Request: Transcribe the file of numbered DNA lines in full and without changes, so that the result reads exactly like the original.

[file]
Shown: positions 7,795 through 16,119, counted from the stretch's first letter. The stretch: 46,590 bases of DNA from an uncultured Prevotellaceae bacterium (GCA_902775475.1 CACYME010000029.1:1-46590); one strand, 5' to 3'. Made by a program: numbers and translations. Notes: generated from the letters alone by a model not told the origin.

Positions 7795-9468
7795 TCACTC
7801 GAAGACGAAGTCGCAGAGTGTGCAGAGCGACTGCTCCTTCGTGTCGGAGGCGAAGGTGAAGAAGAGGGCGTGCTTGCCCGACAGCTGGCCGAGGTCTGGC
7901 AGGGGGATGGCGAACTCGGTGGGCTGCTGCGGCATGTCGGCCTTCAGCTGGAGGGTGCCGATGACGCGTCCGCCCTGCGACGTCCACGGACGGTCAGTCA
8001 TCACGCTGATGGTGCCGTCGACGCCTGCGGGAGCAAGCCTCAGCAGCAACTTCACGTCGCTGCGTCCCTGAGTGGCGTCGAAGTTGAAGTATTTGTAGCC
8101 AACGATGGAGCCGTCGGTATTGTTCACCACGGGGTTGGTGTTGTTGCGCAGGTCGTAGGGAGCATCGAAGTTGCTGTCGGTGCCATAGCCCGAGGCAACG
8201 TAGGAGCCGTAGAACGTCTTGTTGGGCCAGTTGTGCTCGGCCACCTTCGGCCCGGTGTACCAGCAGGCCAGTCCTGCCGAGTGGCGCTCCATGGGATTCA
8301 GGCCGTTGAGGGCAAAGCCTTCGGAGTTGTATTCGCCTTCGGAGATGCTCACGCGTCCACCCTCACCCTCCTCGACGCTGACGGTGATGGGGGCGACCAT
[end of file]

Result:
Shown: positions 7,795 through 16,119, counted from the stretch's first letter. The stretch: 46,590 bases of DNA from an uncultured Prevotellaceae bacterium (GCA_902775475.1 CACYME010000029.1:1-46590); one strand, 5' to 3'. Made by a program: numbers and translations. Notes: generated from the letters alone by a model not told the origin.

Positions 7795-9468
7795 TCACTC
7801 GAAGACGAAGTCGCAGAGTGTGCAGAGCGACTGCTCCTTCGTGTCGGAGGCGAAGGTGAAGAAGAGGGCGTGCTTGCCCGACAGCTGGCCGAGGTCTGGC
7901 AGGGGGATGGCGAACTCGGTGGGCTGCTGCGGCATGTCGGCCTTCAGCTGGAGGGTGCCGATGACGCGTCCGCCCTGCGACGTCCACGGACGGTCAGTCA
8001 TCACGCTGATGGTGCCGTCGACGCCTGCGGGAGCAAGCCTCAGCAGCAACTTCACGTCGCTGCGTCCCTGAGTGGCGTCGAAGTTGAAGTATTTGTAGCC
8101 AACGATGGAGCCGTCGGTATTGTTCACCACGGGGTTGGTGTTGTTGCGCAGGTCGTAGGGAGCATCGAAGTTGCTGTCGGTGCCATAGCCCGAGGCAACG
8201 TAGGAGCCGTAGAACGTCTTGTTGGGCCAGTTGTGCTCGGCCACCTTCGGCCCGGTGTACCAGCAGGCCAGTCCTGCCGAGTGGCGCTCCATGGGATTCA
8301 GGCCGTTGAGGGCAAAGCCTTCGGAGTTGTATTCGCCTTCGGAGATGCTCACGCGTCCACCCTCACCCTCCTCGACGCTGACGGTGATGGGGGCGACCAT